Holly Thompson, illustrated by Kazumi Wilds,
The Wakame Gatherers
Shen’s Books, 2007.
The loving relationship between grandchild and grandparent takes on an added dimension in this touching story of intergenerational communication and connection. Holly Thompson's children's-book debut, The Wakame Gatherers is a tale of two grandmothers, one who lives with her young granddaughter’s family in Japan, and the other who arrives from the US for a visit. Nanami, the young granddaughter whose name means Seven Seas, deftly switches between Japanese and English to translate for her Baachan and for Gram from Maine. At Baachan’s invitation, the three of them set out with long poles and blades for a day's adventure of harvesting seaweed the traditional way. Gram’s enthusiasm for wakame gathering is tempered by Nanami’s anxieties about translating: "Gram likes adventures, but I’m not so sure," she worries.
The tale takes a brief somber turn when questions from Nanami about Baachan’s childhood memories of wakame gathering remind the old woman of the American bombings during WWII. Japanese illustrator Kazumi Wilds’ depiction of Baachan’s memory - a crying, fleeing young girl and her brother running from a horizon engulfed in flames - starkly reminds us that Baachan’s and Gram’s countries were once enemies. "Nanami-chan," Baachan solemnly asks her mixed-heritage granddaughter, "always protect this peace."
Japan-based author Holly Thompson, originally from New England, demonstrates a comfort level with both cultures by providing accurate details of life in coastal Maine and shoreline Japan. Wild's vivid watercolor paintings, many extending across two pages, richly provide details of their expedition and the strenuous poling, soaking, drying and finally, eating of the wakame. Her illustrations accurately depict Japanese architecture, signage and flora in contrast to the rocky shores and pine trees of Maine.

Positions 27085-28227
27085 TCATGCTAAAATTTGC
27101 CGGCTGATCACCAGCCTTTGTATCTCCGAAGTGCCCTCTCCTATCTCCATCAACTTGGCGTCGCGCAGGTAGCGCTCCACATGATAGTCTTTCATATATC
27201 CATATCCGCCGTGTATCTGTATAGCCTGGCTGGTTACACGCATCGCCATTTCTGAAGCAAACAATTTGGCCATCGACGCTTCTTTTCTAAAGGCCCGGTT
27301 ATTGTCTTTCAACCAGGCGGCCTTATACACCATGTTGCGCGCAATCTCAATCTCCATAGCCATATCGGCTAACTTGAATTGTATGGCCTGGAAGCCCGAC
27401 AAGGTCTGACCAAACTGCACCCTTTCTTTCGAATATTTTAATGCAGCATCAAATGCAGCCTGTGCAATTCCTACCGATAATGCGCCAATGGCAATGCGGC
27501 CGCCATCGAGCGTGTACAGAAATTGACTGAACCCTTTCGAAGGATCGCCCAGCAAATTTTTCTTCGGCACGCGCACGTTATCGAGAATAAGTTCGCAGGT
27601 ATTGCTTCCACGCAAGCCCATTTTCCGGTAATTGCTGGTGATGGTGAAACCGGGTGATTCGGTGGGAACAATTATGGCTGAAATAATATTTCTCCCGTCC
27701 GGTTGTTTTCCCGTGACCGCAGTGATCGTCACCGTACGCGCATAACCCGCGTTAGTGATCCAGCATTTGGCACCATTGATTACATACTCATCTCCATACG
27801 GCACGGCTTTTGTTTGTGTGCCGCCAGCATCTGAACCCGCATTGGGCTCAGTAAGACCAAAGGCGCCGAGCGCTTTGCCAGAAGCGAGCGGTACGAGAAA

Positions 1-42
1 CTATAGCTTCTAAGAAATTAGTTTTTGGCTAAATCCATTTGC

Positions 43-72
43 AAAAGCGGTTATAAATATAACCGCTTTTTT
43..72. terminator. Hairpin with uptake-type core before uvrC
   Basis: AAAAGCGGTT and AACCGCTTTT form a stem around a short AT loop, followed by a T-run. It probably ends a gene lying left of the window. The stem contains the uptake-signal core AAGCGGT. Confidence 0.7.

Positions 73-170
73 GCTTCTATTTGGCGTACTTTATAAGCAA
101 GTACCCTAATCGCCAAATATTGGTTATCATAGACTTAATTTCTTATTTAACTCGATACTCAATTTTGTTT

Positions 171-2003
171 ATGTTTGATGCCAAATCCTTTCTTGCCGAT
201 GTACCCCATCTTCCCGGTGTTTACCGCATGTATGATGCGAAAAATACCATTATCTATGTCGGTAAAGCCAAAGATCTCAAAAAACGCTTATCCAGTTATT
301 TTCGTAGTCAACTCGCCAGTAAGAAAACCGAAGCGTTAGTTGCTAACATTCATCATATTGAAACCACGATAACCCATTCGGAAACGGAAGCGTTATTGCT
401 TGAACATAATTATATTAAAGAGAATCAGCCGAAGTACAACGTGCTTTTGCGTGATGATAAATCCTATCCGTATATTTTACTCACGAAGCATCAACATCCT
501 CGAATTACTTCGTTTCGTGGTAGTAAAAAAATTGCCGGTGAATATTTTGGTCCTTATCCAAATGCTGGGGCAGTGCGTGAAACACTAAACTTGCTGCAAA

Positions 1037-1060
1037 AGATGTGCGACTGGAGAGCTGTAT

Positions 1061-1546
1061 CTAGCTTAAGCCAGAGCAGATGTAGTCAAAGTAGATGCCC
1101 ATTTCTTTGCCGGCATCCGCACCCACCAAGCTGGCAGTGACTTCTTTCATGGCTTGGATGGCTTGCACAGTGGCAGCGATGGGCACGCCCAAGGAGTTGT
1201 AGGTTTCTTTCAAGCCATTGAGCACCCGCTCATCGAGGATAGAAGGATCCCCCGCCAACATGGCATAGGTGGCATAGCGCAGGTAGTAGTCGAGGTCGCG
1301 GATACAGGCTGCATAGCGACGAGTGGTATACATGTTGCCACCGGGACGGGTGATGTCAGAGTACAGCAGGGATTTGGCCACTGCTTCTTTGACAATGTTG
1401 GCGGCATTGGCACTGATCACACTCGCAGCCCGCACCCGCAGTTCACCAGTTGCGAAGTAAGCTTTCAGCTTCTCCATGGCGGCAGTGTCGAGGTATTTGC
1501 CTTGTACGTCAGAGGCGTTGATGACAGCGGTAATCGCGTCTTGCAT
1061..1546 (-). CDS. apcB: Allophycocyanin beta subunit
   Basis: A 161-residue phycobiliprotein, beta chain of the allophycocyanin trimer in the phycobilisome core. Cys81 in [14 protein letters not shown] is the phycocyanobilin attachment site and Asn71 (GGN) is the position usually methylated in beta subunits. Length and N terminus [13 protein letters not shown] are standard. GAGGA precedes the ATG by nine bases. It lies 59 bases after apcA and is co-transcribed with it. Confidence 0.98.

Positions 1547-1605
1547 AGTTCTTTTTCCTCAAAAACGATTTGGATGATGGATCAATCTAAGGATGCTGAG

In the Author’s Note, more information about types of edible seaweed, a small Japanese glossary, and wakame recipes add heft to the cultural richness of the book. Notably, the author shows a particular sensitivity to the feelings of a young child whose elders depend upon her for translation.
At the story’s close, clever illustrations of a few snapshots let readers guess how Gram repays Baachan for the adventure of gathering wakame in Japan. The Wakame Gatherers is a good example of how common experiences can bring people together across oceans and through time. It reminds us that reaching greater understanding of one another is always worth the journey.
Kristen O. Daniel